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Two Men in US Arrested for Committing USD 1.1 million NFT Fraud

Who says NFTs and Cryptocurrencies can't be based on the rule of law? As evidence, US government prosecutors have charged two men with fraud and money laundering over a cryptocurrency “rug pull” scheme.

Ethan Nguyen and Andre Llacuna allegedly earned around $1.1 million by selling Non-Fungible Tokens (NFTs) based on cartoon-like characters called "Frosties".

After selling the NFT, they closed the project and transferred the funds to a series of separate crypto wallets. This makes the owner of the Frosties forfeit the promised reward.

According to the criminal complaint, the Internal Revenue Service, Criminal Investigation (IRS-CI), and Homeland Security Investigation (HSI) began investigating Frosties in January 2022, shortly after receiving reports of fraud.

Frosties itself is a buzzy 8,888 NFT project that is priced at ethereum which is equivalent to USD 130 (Rp 1.8 million). The NFT ran out within an hour of its public launch.

But the creators of Frosties were irresponsible and just disappeared. Thus, buyers only earn a few dollars when they try to resell their NFT. Buyers also forfeit future promised rewards, including 3D versions of their avatars and the video game Frosties.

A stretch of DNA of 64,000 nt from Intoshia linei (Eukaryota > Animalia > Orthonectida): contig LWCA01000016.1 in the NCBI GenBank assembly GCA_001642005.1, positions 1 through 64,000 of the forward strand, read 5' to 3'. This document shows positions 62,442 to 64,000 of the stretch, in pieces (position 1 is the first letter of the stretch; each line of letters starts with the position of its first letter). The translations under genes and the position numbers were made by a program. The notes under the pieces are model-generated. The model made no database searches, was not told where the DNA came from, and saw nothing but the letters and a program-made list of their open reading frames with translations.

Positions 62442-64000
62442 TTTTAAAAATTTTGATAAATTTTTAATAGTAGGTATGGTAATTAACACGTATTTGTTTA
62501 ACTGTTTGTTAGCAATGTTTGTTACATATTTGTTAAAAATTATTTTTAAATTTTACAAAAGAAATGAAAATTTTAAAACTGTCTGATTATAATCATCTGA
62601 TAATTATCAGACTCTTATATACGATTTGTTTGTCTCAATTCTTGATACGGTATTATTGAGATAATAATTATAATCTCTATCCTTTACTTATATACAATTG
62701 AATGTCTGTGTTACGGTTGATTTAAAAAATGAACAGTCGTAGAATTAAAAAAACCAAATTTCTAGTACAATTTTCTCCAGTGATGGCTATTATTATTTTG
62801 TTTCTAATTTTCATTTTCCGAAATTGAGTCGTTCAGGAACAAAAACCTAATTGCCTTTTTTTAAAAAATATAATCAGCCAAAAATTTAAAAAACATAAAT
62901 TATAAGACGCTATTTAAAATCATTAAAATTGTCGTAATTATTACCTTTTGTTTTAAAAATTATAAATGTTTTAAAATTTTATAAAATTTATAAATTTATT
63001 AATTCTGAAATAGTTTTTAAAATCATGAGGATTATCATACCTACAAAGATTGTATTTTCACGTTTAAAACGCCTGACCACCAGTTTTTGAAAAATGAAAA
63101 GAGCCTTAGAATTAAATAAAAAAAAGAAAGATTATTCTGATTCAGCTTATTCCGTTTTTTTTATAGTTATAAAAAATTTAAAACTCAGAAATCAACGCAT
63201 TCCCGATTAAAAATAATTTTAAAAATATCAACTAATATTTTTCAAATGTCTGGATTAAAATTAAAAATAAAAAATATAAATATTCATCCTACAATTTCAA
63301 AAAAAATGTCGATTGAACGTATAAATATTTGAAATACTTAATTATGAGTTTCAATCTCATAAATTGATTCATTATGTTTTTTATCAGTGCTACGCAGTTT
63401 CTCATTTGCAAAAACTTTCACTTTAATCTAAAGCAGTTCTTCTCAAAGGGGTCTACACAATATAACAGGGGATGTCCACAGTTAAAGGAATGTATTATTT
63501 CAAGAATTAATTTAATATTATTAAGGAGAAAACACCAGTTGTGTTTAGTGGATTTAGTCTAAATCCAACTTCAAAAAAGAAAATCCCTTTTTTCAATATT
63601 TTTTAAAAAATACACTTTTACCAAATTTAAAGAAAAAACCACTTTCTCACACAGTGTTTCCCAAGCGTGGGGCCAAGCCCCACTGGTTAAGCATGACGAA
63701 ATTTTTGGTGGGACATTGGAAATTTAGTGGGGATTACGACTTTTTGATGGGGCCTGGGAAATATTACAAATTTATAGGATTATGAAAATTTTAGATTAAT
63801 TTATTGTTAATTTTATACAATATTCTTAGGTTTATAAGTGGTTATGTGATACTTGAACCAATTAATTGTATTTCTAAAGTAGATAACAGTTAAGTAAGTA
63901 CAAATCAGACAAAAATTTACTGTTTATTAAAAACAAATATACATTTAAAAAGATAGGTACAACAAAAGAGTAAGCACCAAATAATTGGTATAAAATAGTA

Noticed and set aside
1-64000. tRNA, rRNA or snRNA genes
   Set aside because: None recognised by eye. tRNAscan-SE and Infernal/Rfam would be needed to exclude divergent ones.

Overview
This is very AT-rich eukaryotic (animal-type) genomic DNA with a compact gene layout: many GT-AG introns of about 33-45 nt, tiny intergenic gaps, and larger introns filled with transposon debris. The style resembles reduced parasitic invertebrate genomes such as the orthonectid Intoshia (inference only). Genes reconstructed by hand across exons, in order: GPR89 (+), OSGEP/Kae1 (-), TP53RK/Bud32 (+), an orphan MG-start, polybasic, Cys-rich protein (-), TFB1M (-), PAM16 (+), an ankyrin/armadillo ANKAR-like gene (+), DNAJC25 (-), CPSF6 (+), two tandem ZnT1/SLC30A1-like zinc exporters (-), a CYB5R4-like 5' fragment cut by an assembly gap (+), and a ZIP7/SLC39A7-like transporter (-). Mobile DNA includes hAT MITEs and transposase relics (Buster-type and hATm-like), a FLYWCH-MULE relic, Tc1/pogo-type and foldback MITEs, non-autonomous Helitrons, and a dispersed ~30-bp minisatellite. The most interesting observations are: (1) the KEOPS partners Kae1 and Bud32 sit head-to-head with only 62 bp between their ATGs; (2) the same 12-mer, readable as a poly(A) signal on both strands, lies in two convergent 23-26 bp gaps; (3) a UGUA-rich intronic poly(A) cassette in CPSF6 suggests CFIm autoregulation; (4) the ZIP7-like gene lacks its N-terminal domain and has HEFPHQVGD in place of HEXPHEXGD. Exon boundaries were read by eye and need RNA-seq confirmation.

Uniquely, the perpetrator made an apology and confession from Nguyen to the moderator of the Frosties community Discord server.

“I know it's shocking, but this project is coming to an end. I never intended to continue with this project, and I have no plans for anything in the future," he wrote.

The next message says Nguyen sent moderators some Ethereum and asked to delete their Discord account. “I want you to know that I care. I respect you, even if you don't respect me."

On the other hand, the operator Frosties is still confident enough to plan a follow-up series called "Embers" which is supposed to launch in March 2022.

Crypto fraud schemes are very common, but the cases are little known. For one thing, the team behind the NFT series often don't reveal their legal identities. In fact, the founder of the Bored Ape Yacht Club series, which has a very expensive price, still uses a pseudonym. Another reason is that the launch of the NFT series is a relatively new phenomenon and the legal status of NFTs is generally unclear.

However, a US Department of Justice release clearly says Frosties is a scam.

IRS-CI Special Agent Thomas Fattorusso once stated that NFTs represent a new era for financial investment, but the same rules apply to investments in NFTs or real estate development.

You can't just ask for funds for a business opportunity, leave the business and run away with the money investors give you.

Hopefully this incident will be a lesson for all of us to be more careful if we want to transact online.

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